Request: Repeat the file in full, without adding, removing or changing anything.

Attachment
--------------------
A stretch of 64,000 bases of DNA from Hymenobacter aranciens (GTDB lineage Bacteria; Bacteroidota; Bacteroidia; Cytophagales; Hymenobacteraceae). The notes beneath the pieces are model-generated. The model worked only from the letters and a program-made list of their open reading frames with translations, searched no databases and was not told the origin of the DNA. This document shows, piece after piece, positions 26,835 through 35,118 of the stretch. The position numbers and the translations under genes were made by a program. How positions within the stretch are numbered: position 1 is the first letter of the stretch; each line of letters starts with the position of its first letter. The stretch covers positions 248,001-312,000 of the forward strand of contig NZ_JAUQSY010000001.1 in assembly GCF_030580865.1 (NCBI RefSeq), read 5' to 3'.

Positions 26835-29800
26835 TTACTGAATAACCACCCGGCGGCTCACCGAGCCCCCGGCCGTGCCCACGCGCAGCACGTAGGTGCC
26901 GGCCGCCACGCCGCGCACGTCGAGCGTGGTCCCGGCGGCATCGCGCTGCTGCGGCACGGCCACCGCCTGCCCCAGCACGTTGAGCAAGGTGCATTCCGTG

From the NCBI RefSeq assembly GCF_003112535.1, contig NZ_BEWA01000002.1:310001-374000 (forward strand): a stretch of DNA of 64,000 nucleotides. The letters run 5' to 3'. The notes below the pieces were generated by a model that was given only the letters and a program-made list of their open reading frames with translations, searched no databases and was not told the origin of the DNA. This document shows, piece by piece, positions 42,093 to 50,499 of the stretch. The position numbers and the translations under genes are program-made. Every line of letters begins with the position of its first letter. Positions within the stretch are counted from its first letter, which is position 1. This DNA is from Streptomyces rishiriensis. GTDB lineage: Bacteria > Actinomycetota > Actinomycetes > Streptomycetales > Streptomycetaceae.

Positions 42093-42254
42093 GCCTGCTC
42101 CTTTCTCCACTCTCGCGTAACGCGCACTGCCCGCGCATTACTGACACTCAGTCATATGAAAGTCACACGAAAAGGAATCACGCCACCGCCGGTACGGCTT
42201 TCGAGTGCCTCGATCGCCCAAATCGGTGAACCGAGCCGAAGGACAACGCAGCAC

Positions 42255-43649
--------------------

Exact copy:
A stretch of 64,000 bases of DNA from Hymenobacter aranciens (GTDB lineage Bacteria; Bacteroidota; Bacteroidia; Cytophagales; Hymenobacteraceae). The notes beneath the pieces are model-generated. The model worked only from the letters and a program-made list of their open reading frames with translations, searched no databases and was not told the origin of the DNA. This document shows, piece after piece, positions 26,835 through 35,118 of the stretch. The position numbers and the translations under genes were made by a program. How positions within the stretch are numbered: position 1 is the first letter of the stretch; each line of letters starts with the position of its first letter. The stretch covers positions 248,001-312,000 of the forward strand of contig NZ_JAUQSY010000001.1 in assembly GCF_030580865.1 (NCBI RefSeq), read 5' to 3'.

Positions 26835-29800
26835 TTACTGAATAACCACCCGGCGGCTCACCGAGCCCCCGGCCGTGCCCACGCGCAGCACGTAGGTGCC
26901 GGCCGCCACGCCGCGCACGTCGAGCGTGGTCCCGGCGGCATCGCGCTGCTGCGGCACGGCCACCGCCTGCCCCAGCACGTTGAGCAAGGTGCATTCCGTG

From the NCBI RefSeq assembly GCF_003112535.1, contig NZ_BEWA01000002.1:310001-374000 (forward strand): a stretch of DNA of 64,000 nucleotides. The letters run 5' to 3'. The notes below the pieces were generated by a model that was given only the letters and a program-made list of their open reading frames with translations, searched no databases and was not told the origin of the DNA. This document shows, piece by piece, positions 42,093 to 50,499 of the stretch. The position numbers and the translations under genes are program-made. Every line of letters begins with the position of its first letter. Positions within the stretch are counted from its first letter, which is position 1. This DNA is from Streptomyces rishiriensis. GTDB lineage: Bacteria > Actinomycetota > Actinomycetes > Streptomycetales > Streptomycetaceae.

Positions 42093-42254
42093 GCCTGCTC
42101 CTTTCTCCACTCTCGCGTAACGCGCACTGCCCGCGCATTACTGACACTCAGTCATATGAAAGTCACACGAAAAGGAATCACGCCACCGCCGGTACGGCTT
42201 TCGAGTGCCTCGATCGCCCAAATCGGTGAACCGAGCCGAAGGACAACGCAGCAC

Positions 42255-43649